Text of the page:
macOS's Keychain vulnerability reported earlier in Sept., Apple patch likely coming soon

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in macOS
The Keychain password vulnerability affecting multiple versions of macOS -- including High Sierra -- was reported to Apple on Sept. 7, and will likely be patched by the company in the near future, according to the security researcher who first publicized the issue.




Technical details of the exploit won't be made public until Apple has released that patch, Patrick Wardle told Gizmodo. He cautioned though that if he found the problem, other less conscientious actors may have beaten him to the punch.

"If I can find these bugs, obviously nation states, malicious adversaries, and cyber criminals have tons more time and resources. I'm sure they're finding these bugs as well," he said.

The researcher recommended updating to High Sierra in the meantime, since "there's a lot of good built-in security features," and there's no protection in remaining on Sierra.

On Monday Wardle published video of a concept app able to capture Keychain passwords in plaintext, without root access, so long as the victim is signed in. Real-world targets would have download, install, and run the app while bypassing macOS security measures designed to deter using unsigned software.

"macOS is designed to be secure by default, and Gatekeeper warns users against installing unsigned apps, like the one shown in this proof of concept, and prevents them from launching the app without explicit approval," an Apple spokesperson said to Gizmodo. "We encourage users to download software only from trusted sources like the Mac App Store, and to pay careful attention to security dialogues that macOS presents."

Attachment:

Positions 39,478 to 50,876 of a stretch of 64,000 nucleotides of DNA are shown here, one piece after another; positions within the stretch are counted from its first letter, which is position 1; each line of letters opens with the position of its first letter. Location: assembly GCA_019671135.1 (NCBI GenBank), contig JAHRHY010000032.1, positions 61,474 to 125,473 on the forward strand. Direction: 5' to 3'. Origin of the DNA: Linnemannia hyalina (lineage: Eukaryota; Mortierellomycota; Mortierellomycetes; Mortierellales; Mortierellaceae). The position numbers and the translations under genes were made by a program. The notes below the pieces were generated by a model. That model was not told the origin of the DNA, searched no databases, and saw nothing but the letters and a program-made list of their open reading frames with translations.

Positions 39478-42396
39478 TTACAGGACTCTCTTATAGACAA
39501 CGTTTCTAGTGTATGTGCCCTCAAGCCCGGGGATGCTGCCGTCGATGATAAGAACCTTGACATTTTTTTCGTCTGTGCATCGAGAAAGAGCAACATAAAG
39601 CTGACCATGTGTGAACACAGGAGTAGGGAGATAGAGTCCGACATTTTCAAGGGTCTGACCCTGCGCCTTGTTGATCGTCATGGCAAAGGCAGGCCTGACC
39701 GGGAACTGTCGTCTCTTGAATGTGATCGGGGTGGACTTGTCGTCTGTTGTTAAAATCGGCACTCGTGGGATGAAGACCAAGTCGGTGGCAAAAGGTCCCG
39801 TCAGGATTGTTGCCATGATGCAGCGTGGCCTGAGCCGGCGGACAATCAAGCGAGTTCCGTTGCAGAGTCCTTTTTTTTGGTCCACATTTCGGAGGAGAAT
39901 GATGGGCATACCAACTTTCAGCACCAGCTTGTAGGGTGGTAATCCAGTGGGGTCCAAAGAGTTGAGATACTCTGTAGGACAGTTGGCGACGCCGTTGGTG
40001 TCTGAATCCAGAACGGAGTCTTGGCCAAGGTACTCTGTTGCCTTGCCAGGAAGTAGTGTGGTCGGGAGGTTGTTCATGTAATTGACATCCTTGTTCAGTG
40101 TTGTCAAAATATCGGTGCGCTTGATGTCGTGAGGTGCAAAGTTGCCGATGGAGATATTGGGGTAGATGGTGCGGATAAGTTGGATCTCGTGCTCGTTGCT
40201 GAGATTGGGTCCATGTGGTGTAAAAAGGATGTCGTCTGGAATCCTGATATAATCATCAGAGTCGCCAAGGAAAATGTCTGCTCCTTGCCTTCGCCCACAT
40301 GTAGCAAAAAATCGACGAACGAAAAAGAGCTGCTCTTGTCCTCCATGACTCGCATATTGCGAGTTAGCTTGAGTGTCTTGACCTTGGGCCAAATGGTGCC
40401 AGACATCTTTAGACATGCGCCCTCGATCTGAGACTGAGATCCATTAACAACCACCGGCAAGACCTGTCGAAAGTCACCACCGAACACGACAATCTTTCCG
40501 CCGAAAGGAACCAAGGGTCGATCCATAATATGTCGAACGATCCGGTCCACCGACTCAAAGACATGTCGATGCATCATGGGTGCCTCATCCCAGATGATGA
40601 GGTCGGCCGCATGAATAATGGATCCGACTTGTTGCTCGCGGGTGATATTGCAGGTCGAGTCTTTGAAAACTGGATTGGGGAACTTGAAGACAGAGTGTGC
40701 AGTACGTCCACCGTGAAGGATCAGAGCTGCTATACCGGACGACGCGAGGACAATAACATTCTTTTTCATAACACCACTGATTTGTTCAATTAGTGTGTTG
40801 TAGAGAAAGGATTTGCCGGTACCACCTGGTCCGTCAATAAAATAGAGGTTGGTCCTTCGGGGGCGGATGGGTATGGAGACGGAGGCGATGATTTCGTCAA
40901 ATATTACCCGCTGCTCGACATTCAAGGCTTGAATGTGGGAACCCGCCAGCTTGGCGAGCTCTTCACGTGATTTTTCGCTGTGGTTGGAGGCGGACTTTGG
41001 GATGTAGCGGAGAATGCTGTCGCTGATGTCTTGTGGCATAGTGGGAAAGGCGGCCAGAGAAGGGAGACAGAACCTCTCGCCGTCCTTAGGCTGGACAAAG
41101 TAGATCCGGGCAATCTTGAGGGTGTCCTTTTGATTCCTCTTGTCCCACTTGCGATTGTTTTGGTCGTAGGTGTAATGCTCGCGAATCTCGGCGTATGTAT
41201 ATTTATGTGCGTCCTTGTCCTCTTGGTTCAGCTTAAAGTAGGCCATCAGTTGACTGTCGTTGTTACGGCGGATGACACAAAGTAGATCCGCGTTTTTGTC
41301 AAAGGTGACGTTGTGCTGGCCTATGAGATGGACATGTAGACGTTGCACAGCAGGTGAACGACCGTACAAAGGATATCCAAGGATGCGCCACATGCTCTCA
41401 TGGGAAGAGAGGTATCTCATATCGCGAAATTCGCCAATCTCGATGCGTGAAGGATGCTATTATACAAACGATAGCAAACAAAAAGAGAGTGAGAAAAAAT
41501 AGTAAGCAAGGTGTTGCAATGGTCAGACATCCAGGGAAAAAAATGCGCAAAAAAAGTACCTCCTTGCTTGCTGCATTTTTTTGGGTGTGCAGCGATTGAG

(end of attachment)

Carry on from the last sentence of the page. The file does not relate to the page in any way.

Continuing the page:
Comments

  • Reply 1 of 5
    lkrupplkrupp Posts: 6,810member

    The researcher recommended updating to High Sierra in the meantime, since "there's a lot of good built-in security features," and there's no protection in remaining on Sierra.


    Okay, so the Internet exploded yesterday, @sog35 went ballistic, and Forbes went for the jugular with its incendiary headline over a vulnerability discovered that goes back way before High Sierra. Trolls went forth to announce the evil that is macOS. A routine security report about a vulnerability that will be patched along with a continuing stream of others in due time and it blows up the Internet. Now comes forward the researcher who found this vulnerability to say it’s okay to upgrade to High Sierra because of “a lot good built-in security features”. It’s unbelievable but par for the course because it’s Apple.
    edited September 2017 macxpressbb-15watto_cobrajony0
  • Reply 2 of 5
    lkrupp said:

    The researcher recommended updating to High Sierra in the meantime, since "there's a lot of good built-in security features," and there's no protection in remaining on Sierra.


    Okay, so the Internet exploded yesterday, @sog35 went ballistic, and Forbes went for the jugular with its incendiary headline over a vulnerability discovered that goes back way before High Sierra. Trolls went forth to announce the evil that is macOS. A routine security report about a vulnerability that will be patched along with a continuing stream of others in due time and it blows up the Internet. Now comes forward the researcher who found this vulnerability to say it’s okay to upgrade to High Sierra because of “a lot good built-in security features”. It’s unbelievable but par for the course because it’s Apple.
    Who cares? No reason to get so worked up about it. Much more pressing thing in life. 
  • Reply 3 of 5
    I don’t get this... I allow a shady app to bypass Gatekeeper and it can read my keychain... where’s the surprise? Apps being able to read my password manager is the whole point of the password manager. Is this really a thing?
    bb-15
  • Reply 4 of 5
    john.bjohn.b Posts: 2,717member
    Trying to figure out why on Earth I would ever install software on my Mac from a developer who couldn’t be arsed to sign their app, requiring me to turn off Gatekeeper?
    bb-15watto_cobra
  • Reply 5 of 5
    cgWerkscgWerks Posts: 2,033member
    Mcnaugha2 said:
    Apps being able to read my password manager is the whole point of the password manager. Is this really a thing?
    No... apps shouldn't be able to read your password manager! Your password manager should 'type'/pass the necessary information to the application.

    And, THIS is why you should probably get a real password manager, and not depend on a half-baked Apple feature.
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